How One Year Spent In Space Translates To Time On Earth

In the vast expanse of the cosmos, the concept of time stretches and twists in ways that defy our earth-bound intuitions. The notion of spending a year in space brings a bundle of questions, chief among them: How does a year in the stars compare to a year on our blue planet? This article embarks on a journey to demystify this intriguing subject, bridging cosmic phenomena with our daily lives and shedding light on the temporal discrepancies between space and Earth through the lens of science.

The relativity of time

Albert Einstein’s theory of relativity plays a pivotal role in understanding how time in space differs from time on Earth. According to this theory, the faster one travels, the slower time passes for them relative to someone stationary. This phenomenon, known as time dilation, means that for astronauts orbiting Earth at high speed in the International Space Station (ISS), time ticks slightly slower than it does for us on the ground.

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Albert Einstein, Credit: Wikimedia/Orren Jack Turner, Princeton, N.J

A year in Space: The Scott Kelly Experiment

One of the most compelling pieces of evidence comes from astronaut Scott Kelly, who spent nearly a year in space while his twin brother, Mark Kelly, remained on Earth. This unique situation provided a rare opportunity to study the effects of space travel on the human body and time perception. Upon Scott’s return, scientists found a very small but measurable difference in the aging process between the twins, underscoring the physical reality of time dilation.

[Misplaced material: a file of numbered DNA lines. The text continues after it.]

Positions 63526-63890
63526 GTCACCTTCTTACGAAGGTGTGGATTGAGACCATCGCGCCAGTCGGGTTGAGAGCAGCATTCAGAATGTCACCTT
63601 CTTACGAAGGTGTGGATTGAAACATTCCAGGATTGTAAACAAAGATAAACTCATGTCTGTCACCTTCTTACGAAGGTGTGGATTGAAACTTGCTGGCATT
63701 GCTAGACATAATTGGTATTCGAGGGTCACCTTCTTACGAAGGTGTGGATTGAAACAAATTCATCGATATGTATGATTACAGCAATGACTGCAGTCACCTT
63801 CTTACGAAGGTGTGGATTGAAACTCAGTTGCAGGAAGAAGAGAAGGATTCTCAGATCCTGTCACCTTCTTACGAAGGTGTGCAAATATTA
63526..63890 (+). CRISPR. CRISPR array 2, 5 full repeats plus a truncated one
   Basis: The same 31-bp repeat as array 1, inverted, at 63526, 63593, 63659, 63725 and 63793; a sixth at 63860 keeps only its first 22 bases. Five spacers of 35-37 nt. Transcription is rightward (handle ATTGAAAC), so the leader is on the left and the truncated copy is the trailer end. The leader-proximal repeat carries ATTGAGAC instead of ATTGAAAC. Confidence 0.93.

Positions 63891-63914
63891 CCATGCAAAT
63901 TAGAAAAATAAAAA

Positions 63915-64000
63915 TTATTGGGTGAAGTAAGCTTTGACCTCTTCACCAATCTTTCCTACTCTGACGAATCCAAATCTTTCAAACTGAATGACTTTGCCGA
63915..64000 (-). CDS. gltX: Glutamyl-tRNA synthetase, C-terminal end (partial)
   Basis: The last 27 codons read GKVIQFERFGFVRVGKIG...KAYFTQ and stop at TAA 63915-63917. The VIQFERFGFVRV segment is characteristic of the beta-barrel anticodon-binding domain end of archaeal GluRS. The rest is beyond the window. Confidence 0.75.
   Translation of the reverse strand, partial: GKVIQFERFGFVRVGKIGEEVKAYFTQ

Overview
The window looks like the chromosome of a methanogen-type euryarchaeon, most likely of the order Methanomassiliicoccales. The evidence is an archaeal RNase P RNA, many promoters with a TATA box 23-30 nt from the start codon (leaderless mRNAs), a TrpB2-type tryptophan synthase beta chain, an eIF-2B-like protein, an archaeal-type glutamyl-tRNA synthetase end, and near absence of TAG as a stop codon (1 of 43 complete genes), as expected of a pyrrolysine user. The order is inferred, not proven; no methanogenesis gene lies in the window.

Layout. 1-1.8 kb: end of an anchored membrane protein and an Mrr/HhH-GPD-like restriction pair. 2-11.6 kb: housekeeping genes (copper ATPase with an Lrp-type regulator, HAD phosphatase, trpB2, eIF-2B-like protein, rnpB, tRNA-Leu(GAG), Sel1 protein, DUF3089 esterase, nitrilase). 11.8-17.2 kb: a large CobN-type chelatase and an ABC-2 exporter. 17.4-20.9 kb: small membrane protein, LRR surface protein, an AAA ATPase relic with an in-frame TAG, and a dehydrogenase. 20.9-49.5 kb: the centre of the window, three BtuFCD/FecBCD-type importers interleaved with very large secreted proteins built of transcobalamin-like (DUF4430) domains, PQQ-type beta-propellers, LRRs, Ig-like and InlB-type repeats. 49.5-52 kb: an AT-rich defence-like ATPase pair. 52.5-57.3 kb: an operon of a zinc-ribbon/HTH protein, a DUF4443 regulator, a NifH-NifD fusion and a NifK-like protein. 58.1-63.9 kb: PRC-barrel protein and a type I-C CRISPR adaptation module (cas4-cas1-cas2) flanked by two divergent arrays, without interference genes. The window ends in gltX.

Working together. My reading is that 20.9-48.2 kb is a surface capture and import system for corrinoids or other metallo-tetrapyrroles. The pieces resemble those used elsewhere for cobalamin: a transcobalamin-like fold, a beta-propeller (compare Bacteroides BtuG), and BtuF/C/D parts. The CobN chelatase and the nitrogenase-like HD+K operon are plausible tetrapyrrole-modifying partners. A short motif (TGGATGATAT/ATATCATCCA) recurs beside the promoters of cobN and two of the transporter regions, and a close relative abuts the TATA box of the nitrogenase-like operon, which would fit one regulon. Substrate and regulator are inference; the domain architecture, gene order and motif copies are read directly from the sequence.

Scott Kelly (NASA astronaut, Ret.) Credit: NASA
Mark Kelly (NASA astronaut, Ret.) Credits: NASA

The mathematical breakdown

The difference, while scientifically significant, is not as dramatic as one might imagine.

 >For example, calculations based on the speed of the ISS suggest that an astronaut would age roughly 0.007 seconds less for every six months in space compared to someone on Earth. For a year, this discrepancy is still less than a second – a tiny fraction undetectable in our daily lives but monumental in physics.

Gravitational influence on time

Beyond velocity, gravity (or the lack thereof) in space also affects time. Einstein’s general relativity explains that the stronger the gravitational pull, the slower the flow of time. Thus, astronauts farther from Earth’s gravity experience time slightly faster than we do on the surface. However, this effect is smaller than that caused by velocity, making the overall difference minuscule to human perception.

The psychological perspective

Apart from the physical effects, the psychological perception of time in space presents another layer of complexity. Astronauts often report a shift in how they perceive time, with days blending into nights without natural light cycles. This subjective experience of time can differ vastly from the objective, mathematical measurements, highlighting the multifaceted nature of time itself.

Long-term implications for space travel